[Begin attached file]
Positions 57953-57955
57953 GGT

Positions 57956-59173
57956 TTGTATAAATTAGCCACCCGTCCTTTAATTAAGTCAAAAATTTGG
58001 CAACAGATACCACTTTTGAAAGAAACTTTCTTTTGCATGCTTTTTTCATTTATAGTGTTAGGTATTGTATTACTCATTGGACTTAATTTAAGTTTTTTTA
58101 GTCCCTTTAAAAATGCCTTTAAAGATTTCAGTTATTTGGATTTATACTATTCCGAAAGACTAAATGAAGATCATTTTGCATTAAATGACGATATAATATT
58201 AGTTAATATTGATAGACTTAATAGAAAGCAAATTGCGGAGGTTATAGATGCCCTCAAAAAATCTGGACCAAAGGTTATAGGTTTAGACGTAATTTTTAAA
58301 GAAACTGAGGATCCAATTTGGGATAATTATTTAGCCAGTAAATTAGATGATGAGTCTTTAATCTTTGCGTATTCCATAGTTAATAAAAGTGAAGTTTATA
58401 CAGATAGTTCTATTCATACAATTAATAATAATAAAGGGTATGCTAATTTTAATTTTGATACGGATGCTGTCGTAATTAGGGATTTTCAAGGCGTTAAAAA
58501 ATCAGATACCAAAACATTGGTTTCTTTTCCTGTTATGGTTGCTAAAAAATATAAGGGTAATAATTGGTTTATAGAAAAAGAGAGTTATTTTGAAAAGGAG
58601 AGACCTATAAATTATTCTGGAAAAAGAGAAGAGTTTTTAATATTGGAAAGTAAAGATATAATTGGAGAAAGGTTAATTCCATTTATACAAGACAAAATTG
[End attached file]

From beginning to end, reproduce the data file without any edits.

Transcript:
Positions 57953-57955
57953 GGT

Positions 57956-59173
57956 TTGTATAAATTAGCCACCCGTCCTTTAATTAAGTCAAAAATTTGG
58001 CAACAGATACCACTTTTGAAAGAAACTTTCTTTTGCATGCTTTTTTCATTTATAGTGTTAGGTATTGTATTACTCATTGGACTTAATTTAAGTTTTTTTA
58101 GTCCCTTTAAAAATGCCTTTAAAGATTTCAGTTATTTGGATTTATACTATTCCGAAAGACTAAATGAAGATCATTTTGCATTAAATGACGATATAATATT
58201 AGTTAATATTGATAGACTTAATAGAAAGCAAATTGCGGAGGTTATAGATGCCCTCAAAAAATCTGGACCAAAGGTTATAGGTTTAGACGTAATTTTTAAA
58301 GAAACTGAGGATCCAATTTGGGATAATTATTTAGCCAGTAAATTAGATGATGAGTCTTTAATCTTTGCGTATTCCATAGTTAATAAAAGTGAAGTTTATA
58401 CAGATAGTTCTATTCATACAATTAATAATAATAAAGGGTATGCTAATTTTAATTTTGATACGGATGCTGTCGTAATTAGGGATTTTCAAGGCGTTAAAAA
58501 ATCAGATACCAAAACATTGGTTTCTTTTCCTGTTATGGTTGCTAAAAAATATAAGGGTAATAATTGGTTTATAGAAAAAGAGAGTTATTTTGAAAAGGAG
58601 AGACCTATAAATTATTCTGGAAAAAGAGAAGAGTTTTTAATATTGGAAAGTAAAGATATAATTGGAGAAAGGTTAATTCCATTTATACAAGACAAAATTG